What’s the Game Plan? How Athletes Feel About the Unpredictability of the 2020-21 Sports Seasons


Kayla Kost

(from left) Antonique Anguin, Elijah Twyman, and Jamie Miller spoke with the Wingspan about how the Covid-19 pandemic has affected their senior sports seasons.

Ruqayyah Taylor, Staff Reporter

A life without sports seems nearly unimaginable for any committed athlete, but because of the detrimental effects of COVID-19 sweeping the nation, this year’s sports seasons have been put on hold for hundreds of athletes in Norristown. Although the winter, spring, and fall sports seasons are expected to be played this year, with workouts for some teams already underway, there is still a lot of uncertainty regarding what those seasons will end up looking like, especially with rising COVID number all across the state. To better understand how this sudden change has affected different individuals, I spoke with three athletes from the class of 2021 to reveal their personal and honest perspectives on the lack of sports in their senior year and how playing benefits them in various ways. The personal opinions of these particular athletes do not represent all Norristown athletes. 

Elijah Twyman, a running back on the boy’s varsity football team, has been playing football for eight years and counting. “I was really hoping this year was going to be a breakout year,” said Twyman. “That’s how all seniors are, they look at their senior year as the breakout year, everybody’s looking at them, and for them to take that away it was definitely a big impact on all the seniors in the nation.” Many athletes graduating from high school this school year were expecting to get a chance to showcase the best of their abilities to college athletic recruiters, which helps them to attain scholarships and opportunities to better their futures.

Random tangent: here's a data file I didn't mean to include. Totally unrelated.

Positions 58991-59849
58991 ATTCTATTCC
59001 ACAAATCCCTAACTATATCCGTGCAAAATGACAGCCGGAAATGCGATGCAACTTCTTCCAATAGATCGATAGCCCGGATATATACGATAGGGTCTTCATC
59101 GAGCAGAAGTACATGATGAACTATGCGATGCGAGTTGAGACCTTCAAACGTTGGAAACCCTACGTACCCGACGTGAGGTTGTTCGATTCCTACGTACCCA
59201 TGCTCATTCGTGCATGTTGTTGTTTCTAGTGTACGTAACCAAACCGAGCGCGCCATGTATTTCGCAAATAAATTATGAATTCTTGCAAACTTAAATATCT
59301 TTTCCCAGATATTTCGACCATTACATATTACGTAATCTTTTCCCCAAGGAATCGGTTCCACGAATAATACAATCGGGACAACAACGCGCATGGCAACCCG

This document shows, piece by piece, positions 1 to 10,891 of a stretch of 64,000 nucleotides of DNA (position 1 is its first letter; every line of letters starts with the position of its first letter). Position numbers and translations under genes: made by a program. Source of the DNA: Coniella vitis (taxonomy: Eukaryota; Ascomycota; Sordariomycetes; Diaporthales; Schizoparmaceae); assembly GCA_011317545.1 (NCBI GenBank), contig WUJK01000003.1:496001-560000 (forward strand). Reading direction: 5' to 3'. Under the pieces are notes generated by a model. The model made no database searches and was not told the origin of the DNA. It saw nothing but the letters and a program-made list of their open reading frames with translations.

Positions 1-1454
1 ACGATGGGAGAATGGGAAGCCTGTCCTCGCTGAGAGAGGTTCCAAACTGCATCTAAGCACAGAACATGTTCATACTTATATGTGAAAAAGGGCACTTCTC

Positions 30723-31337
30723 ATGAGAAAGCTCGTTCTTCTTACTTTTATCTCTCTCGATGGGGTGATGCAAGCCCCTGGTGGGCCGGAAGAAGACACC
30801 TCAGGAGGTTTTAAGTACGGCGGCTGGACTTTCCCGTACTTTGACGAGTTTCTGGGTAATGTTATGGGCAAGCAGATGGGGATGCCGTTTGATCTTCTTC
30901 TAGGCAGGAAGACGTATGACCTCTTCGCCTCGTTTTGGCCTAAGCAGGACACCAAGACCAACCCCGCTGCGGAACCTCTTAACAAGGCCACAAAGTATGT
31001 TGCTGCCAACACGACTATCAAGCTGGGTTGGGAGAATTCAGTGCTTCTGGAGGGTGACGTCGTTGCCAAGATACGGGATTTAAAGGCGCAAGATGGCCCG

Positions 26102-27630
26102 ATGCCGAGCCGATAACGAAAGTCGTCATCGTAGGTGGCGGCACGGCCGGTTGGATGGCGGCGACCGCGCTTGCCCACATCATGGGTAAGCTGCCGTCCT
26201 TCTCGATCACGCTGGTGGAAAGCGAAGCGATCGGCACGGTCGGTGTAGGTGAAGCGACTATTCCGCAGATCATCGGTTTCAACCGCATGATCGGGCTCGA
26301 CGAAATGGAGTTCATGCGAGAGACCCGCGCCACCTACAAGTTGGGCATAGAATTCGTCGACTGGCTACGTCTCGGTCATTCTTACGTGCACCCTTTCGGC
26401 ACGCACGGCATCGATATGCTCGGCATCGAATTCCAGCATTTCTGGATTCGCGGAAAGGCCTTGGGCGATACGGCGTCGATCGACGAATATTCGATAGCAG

One thing that I love about Norristown is that no matter how many times other towns and cities count us out, we always come back stronger”

— Jamie Miller

Jamie Miller, a sprinter on the track team that specializes in the 200 and 400 meters, has been running track for four years. “I’ve been keeping my options open,” said Miller. “COVID definitely changed my perspective on college.” Due to the uncertainty that lies within the decision of having an active sports season, athletes are starting to come up with various back-up plans in the event that they do not get to play this year, or are unable to fully get recognized by colleges for their athletic skill. 

Antonique Anguin, a middle hitter on the girl’s varsity volleyball team, has been playing volleyball for almost five years now. She believes that being able to manage sports and academics at the same time is essentially a key aspect of being acknowledged by any college. “It’s just a big deal overall to be able to get your work done, and also stay on top,” said Anguin. “That’s how colleges notice you.” 

Furthermore, the athletes spoke about how playing sports in high school is seemingly used as an incentive to maintain good grades in their classes. Since there is a requirement that athletes must be passing all classes in order to be eligible to participate in games and meets, it motivates them to do better on any tests or assignments that may be given to them during the sports season. Without sports, some student-athletes are bound to fall off in their classes because they do not have that extra motivator pushing them to work harder physically and mentally.